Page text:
PETALING JAYA: After an extended period of confinement, Malaysians are rejoicing over the wider freedom of being allowed out of their homes for longer periods and with some company in tow.

The sense of liberation is almost palpable, never mind that it still comes with several conditions, such as the need to avoid crowds and to wear masks.

The easing of restrictions under the conditional movement control order (CMCO), which kicked off on Monday, was announced by Prime Minister Tan Sri Muhyiddin Yassin last week.

For a start, the relaxation has led to a higher volume of traffic. Police said yesterday there were 30% more vehicles on the road than during the time the country was under the movement control order (MCO).

People are now free to be outdoors as long as they do not gather in groups exceeding 10 persons while up to four persons are allowed to share a car, up from two last week.

Retail outlets in shopping malls are also allowed to reopen for business for the first time in more than six weeks.

However, there have been occasions of abuse as well. For instance, many people gathered at mamak stalls, ignoring social distancing and without masks.

Psychologist Dr Fauziah Mohd Sa’ad attributed the lack of discipline to the nature of humans as social beings. “They are just excited at being able to finally go out again.”

She said people also miss their favourite food, hence the crowd at mamak stalls. “Once there, they can’t help but feel giddy with the thrill, forgetting about social distancing and masks.”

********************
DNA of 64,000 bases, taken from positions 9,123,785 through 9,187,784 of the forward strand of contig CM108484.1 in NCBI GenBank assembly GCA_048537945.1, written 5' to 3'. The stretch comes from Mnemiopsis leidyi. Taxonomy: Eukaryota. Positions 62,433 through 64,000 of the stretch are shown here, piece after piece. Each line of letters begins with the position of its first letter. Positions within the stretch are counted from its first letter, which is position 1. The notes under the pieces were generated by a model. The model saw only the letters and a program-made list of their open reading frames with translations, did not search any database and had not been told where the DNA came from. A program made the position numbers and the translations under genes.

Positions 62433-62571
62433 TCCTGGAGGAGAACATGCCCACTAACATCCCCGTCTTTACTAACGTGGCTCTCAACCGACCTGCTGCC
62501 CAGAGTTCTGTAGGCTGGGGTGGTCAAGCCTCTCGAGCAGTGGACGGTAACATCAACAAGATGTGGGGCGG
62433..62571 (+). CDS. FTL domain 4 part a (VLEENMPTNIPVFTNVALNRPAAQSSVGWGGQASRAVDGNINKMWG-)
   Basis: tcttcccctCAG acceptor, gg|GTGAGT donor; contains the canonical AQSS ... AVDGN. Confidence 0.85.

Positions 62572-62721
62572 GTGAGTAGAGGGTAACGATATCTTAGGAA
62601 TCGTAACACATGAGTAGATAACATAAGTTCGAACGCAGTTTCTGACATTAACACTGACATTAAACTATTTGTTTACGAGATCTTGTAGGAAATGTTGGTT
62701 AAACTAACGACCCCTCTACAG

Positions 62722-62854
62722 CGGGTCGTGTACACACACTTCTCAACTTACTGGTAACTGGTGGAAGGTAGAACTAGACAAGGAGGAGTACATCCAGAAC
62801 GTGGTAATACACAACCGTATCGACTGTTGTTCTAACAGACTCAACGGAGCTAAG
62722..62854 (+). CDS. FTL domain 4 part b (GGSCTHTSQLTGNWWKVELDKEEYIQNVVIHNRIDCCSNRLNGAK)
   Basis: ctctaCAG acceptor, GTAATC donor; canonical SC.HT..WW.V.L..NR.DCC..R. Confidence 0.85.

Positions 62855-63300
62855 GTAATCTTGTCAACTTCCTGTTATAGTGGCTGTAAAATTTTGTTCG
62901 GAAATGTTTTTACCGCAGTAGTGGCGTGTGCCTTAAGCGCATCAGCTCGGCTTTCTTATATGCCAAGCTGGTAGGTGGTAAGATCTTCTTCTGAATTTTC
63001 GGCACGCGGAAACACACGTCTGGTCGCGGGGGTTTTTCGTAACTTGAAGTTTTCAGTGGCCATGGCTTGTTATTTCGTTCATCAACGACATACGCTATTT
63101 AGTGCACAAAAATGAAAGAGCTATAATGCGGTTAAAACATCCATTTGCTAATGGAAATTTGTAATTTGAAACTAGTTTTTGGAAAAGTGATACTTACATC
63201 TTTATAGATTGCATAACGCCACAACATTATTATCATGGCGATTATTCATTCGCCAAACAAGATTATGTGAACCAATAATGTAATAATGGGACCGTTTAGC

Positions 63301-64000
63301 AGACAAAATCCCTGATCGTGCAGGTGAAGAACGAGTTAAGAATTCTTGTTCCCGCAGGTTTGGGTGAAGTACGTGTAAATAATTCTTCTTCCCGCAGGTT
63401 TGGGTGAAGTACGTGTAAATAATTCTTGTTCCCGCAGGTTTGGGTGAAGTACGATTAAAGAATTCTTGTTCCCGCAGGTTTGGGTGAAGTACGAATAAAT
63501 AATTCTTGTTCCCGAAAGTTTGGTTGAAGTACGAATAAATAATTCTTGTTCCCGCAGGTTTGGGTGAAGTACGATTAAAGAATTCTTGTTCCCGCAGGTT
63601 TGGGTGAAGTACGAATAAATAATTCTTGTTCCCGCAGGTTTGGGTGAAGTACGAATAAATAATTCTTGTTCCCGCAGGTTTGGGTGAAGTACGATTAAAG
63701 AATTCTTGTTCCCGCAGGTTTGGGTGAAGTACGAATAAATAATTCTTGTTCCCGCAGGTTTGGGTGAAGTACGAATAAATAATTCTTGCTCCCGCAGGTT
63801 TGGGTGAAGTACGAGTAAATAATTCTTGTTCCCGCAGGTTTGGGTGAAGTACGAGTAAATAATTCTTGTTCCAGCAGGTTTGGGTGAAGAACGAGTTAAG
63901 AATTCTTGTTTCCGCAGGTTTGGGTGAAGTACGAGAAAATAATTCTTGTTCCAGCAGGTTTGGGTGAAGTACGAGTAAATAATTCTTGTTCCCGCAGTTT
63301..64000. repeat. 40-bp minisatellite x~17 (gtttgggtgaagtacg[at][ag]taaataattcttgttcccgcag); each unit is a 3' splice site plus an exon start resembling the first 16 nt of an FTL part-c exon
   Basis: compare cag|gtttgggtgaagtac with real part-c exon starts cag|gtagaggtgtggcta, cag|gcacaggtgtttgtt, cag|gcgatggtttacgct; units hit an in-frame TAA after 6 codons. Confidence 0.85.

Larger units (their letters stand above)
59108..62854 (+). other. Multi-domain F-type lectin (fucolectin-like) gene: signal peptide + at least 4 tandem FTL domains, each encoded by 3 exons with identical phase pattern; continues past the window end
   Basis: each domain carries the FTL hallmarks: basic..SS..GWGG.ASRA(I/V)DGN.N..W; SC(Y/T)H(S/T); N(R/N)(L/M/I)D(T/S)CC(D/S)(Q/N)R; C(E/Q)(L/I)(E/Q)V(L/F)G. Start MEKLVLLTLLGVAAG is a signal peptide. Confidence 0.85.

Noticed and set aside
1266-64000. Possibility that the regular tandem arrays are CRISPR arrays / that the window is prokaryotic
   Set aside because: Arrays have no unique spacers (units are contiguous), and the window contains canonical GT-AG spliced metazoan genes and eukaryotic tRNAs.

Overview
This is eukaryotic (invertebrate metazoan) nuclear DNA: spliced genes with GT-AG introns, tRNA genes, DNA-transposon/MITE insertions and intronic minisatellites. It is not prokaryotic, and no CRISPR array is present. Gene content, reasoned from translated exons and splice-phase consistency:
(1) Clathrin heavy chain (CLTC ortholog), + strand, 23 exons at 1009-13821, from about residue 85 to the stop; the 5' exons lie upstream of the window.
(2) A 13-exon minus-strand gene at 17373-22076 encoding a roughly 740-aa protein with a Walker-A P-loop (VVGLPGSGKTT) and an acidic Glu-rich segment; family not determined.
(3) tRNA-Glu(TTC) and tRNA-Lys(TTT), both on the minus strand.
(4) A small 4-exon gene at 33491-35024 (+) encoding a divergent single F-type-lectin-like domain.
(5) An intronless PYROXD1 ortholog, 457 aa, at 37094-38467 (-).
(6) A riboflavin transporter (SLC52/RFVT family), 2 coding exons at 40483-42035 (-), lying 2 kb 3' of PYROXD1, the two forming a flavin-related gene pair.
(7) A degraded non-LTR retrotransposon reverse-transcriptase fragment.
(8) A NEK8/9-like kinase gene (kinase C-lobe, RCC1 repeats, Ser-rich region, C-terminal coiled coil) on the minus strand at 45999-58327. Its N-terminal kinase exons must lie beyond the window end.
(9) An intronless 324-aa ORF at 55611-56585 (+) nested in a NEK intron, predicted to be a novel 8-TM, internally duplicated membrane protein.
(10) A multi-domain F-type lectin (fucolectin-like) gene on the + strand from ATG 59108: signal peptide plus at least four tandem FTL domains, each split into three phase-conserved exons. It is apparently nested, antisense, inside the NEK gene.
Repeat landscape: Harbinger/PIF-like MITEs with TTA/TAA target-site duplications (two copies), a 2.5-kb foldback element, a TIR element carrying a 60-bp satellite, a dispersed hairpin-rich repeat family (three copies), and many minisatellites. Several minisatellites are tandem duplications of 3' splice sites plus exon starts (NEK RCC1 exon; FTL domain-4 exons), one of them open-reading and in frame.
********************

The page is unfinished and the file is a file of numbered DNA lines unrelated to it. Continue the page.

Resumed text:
Fauziah also issued a reminder that new cases of Covid-19 are still being reported daily, showing that the crisis is not over yet.

Behavioural scientist Dr Gerard Louis of HELP University warned that there are risk takers who remain indifferent about the pandemic.

“For the past few days, the number of new cases shot past 100 after several days of double-digit figures.”

He said when it comes to observing the MCO, there are people who feel absolutely bored and “are ‘dying’, not because of the virus but because of the inability to quench their thirst for the outdoors”.

“These people do not mind risking being infected as they are overwhelmed by the pent-up feeling of frustration of being confined.”

Read this story on our iPaper:

‘CMCO euphoria comes with risks’